It’s been almost five months since Allan “Sweetness” Green made the boxing world sit up and take notice with an 18-second demolition of undefeated prospect Jaidon Codrington. Since then, the Oklahoma super middleweight has been keeping a low profile, fighting only once in a keep-busy bout in January. Green will return to the national spotlight on April 26, 2006 when he squares off with former Contender cast member Anthony Bonsante on an ESPN2 card originating from Miami, Oklahoma. Not surprisingly, the supremely confident Green is anticipating an easy night’s work.
“I respect all opponents, but this fight will be a blowout” predicted Green, speaking by phone from his native Tulsa. “This fight will be a mismatch. He’s too short [Bonsante is listed at 5’9”, which is five inches shorter than Green], too slow, doesn’t have the power, doesn’t have the footwork. He’s gotten in way way over his head.”
“All I have to do is go in there, do what I do best, and just be Allan Green” he said. “You definitely have to be careful in there with anybody, but nothing in particular with Bonsante. Like you said, he is a veteran, but at the end of the day it’ll be a blowout”.
Bonsante was not the first choice of opponent for Green or his promoter Tony Holden. The fighter’s team had been looking for a fight with a respected super middleweight in order for Green to position himself closer to title contention with a win. According to Green, calls were placed to a number of world-class super middleweights including Omar Sheika and Canada’s Lucien Bute, but Green claims neither was willing to take the gamble and face the former amateur standout who is now 19-0 as a pro. After those efforts fell through, a bout was made with Bonsante. Savvy to the ways of the boxing business, Green realizes that the risk outweighed the reward for many prospective opponents.
An upside to the Bonsante bout however, will be the greater exposure Green receives from fighting someone from the “Contender”. The 26 year old agrees the fight is a great opportunity to showcase his skills before a wider audience, but has concerns about a media backlash.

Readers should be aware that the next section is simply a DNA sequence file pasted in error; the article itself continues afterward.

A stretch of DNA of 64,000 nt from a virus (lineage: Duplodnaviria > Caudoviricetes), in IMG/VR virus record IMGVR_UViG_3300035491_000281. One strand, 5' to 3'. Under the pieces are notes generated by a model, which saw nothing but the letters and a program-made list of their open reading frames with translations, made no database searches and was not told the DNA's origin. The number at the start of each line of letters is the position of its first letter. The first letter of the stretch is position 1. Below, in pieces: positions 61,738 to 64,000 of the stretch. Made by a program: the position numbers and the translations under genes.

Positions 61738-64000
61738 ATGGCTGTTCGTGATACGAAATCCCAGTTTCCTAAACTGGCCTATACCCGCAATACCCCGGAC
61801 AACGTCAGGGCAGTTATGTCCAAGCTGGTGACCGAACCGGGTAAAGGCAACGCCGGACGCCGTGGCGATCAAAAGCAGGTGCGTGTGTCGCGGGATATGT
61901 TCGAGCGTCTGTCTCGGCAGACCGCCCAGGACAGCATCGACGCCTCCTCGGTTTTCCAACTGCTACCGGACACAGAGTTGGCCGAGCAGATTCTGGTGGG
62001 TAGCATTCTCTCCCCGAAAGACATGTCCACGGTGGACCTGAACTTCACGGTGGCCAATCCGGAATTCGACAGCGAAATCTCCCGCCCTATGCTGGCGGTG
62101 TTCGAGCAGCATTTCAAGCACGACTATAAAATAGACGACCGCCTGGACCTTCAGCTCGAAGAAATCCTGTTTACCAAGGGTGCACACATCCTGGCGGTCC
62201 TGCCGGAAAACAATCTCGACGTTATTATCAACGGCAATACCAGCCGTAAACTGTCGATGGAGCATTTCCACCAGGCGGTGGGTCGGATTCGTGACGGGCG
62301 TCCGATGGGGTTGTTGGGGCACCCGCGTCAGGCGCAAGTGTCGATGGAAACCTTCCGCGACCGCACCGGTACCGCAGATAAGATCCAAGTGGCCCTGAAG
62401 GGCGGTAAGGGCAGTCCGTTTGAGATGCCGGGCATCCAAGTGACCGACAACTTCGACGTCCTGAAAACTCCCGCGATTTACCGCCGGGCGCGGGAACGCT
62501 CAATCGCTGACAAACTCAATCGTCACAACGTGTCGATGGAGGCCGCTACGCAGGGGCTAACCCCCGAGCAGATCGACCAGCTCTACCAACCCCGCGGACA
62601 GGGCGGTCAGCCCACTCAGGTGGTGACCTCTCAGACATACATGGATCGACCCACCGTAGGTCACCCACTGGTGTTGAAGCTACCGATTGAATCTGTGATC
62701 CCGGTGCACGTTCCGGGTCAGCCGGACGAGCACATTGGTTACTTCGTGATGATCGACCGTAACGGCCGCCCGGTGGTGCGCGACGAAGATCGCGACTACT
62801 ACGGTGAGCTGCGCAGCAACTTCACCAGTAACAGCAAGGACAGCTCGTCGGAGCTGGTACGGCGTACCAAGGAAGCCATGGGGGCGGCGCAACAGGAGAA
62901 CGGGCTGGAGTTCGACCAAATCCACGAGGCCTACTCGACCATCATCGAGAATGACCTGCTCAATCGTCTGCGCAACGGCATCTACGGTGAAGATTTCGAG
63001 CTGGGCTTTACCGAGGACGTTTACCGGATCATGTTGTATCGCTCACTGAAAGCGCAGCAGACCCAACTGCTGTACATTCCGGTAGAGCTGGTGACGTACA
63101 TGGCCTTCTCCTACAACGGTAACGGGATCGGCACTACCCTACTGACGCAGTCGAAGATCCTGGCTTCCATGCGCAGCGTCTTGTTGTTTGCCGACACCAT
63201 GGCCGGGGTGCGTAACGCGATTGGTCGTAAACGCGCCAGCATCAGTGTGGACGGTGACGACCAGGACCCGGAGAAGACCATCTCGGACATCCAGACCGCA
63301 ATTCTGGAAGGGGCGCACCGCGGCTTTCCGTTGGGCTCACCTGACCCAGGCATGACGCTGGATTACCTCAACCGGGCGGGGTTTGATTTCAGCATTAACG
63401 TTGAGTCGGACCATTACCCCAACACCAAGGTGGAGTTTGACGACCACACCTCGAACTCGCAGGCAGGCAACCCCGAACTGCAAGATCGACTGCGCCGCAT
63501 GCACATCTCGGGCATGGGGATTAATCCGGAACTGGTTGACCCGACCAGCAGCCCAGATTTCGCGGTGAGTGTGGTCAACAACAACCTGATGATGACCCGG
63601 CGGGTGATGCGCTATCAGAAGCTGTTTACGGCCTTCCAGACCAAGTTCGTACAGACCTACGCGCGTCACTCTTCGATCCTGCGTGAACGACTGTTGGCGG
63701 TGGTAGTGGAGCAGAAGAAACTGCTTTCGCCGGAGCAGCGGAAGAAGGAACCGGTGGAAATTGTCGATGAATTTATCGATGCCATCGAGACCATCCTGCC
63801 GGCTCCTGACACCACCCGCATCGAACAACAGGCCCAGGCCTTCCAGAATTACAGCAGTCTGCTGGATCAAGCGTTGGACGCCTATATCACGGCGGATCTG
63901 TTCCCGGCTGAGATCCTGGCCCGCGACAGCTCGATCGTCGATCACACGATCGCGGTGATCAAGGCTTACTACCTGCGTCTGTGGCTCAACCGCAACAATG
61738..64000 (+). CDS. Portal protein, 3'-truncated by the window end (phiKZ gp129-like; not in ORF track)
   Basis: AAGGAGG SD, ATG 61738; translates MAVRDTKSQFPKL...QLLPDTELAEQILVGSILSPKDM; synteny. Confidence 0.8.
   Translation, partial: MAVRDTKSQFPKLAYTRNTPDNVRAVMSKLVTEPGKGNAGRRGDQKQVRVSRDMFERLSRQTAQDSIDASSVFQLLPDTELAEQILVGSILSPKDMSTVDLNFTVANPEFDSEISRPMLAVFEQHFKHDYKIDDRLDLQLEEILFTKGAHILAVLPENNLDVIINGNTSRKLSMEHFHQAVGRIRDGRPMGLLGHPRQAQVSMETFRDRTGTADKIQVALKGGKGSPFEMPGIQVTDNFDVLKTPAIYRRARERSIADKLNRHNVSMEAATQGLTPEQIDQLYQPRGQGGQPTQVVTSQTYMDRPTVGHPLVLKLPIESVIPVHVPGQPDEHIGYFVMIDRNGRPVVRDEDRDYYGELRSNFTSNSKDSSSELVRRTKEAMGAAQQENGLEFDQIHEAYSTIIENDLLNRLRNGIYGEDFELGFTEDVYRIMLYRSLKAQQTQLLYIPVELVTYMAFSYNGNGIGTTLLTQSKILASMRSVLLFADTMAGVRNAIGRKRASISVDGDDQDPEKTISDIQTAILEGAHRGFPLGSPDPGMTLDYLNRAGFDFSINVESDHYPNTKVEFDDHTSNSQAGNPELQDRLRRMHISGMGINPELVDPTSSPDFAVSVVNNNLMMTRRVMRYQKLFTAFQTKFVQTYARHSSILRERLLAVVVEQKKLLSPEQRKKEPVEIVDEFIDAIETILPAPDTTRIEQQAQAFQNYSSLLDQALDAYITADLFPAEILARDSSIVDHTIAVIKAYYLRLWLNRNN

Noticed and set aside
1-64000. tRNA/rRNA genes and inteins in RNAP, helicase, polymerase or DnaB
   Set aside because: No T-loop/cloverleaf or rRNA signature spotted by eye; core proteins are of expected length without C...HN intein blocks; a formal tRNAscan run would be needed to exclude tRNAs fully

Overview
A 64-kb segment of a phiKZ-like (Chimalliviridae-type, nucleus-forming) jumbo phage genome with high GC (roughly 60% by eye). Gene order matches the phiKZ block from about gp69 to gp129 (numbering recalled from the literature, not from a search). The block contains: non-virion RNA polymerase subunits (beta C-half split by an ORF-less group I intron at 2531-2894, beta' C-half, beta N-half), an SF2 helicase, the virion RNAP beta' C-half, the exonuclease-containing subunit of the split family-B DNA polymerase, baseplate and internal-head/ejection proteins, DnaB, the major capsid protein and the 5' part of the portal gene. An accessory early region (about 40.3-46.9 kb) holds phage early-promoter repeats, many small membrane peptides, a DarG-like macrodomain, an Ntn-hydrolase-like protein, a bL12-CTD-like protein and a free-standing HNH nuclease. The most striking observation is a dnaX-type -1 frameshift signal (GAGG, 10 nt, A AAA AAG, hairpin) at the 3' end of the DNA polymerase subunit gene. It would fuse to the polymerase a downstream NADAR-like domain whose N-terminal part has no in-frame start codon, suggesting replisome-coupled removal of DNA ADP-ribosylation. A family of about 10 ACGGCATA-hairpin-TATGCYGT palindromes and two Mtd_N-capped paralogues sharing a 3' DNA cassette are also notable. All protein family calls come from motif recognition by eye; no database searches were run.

“I look it at it as a golden opportunity, but I just don’t want the media and everybody knocking it down” he said. “Whenever it comes to Allan Green, they like to knock it down a little bit”.
“Just like they did me with Jaidon” he continued. “At first, he was gonna beat me, probably stop me. Then, I blew him out in a few seconds. [People were saying] ‘He was green, he wasn’t ready for Allan. Allan still hadn’t fought anybody.’”
“It’ll be the same thing with Bonsante. Him fighting (Jessie) Brinkley or Peter Manfredo, then he’s a somebody. When he fights me, he’s a nobody. But you know, I look at it somewhat as flattery. I look at it (as) the media saying ‘Allan Green is just that much better than everybody he‘s fought, so it’s really not a match for him’”.
The Codrington fight and its controversial aftermath of Green plugging a sponsor just after Codrington was carried out on a stretcher generated a lot of attention for the fighter. Green insists he’s put the whole episode behind him. “I don’t want to talk about that fight anymore” he said. “That fights in the past. I wish Jaidon the best, and I hope he comes back (and) does good things. I’m moving on to bigger and better things. I don’t want to base my whole career off the Jaidon Codrington knockout”.
For the fight with Bonsante, Green is already hard at work in the gym with trainer Scott Burnett. Helping him get ready are sparring partners Martin Verdin and Zane Marks. He’s also benefiting from the experience of training with veteran contender Antwun Echols, who’s in Tulsa preparing for an April 5, 2006 bout against Mohammad Said in New Orleans.
“Antwun is my boy” Green said, when asked what it’s like being around a veteran like Echols. “Actually, I took Antwun on a little stroll around my city today. Antwun’s a great guy, he‘s given me great work. I’m looking for him to get back”.
It seems that Green is leaving nothing to chance despite his belief that he is a much better fighter than the 29-7-3 Bonsante. The veteran stands in the way of Green’s goal of establishing himself as a legitimate world title challenger in the near future. Never one to pull punches in the ring or an interview, Green had a few words of advice for his opponent, best known on “The Contender” for being a hard working single father of two. “It’d be best he left his kids at home for this fight, because after April 26th I’ll be forever known to his children as the Boogeyman”.
Green adds in closing, “I am a contender; I don’t have to go on the show. I don’t have to go on to a game show or the Price is Right, Wheel of Fortune, any other bulls**t like that to be a contender”.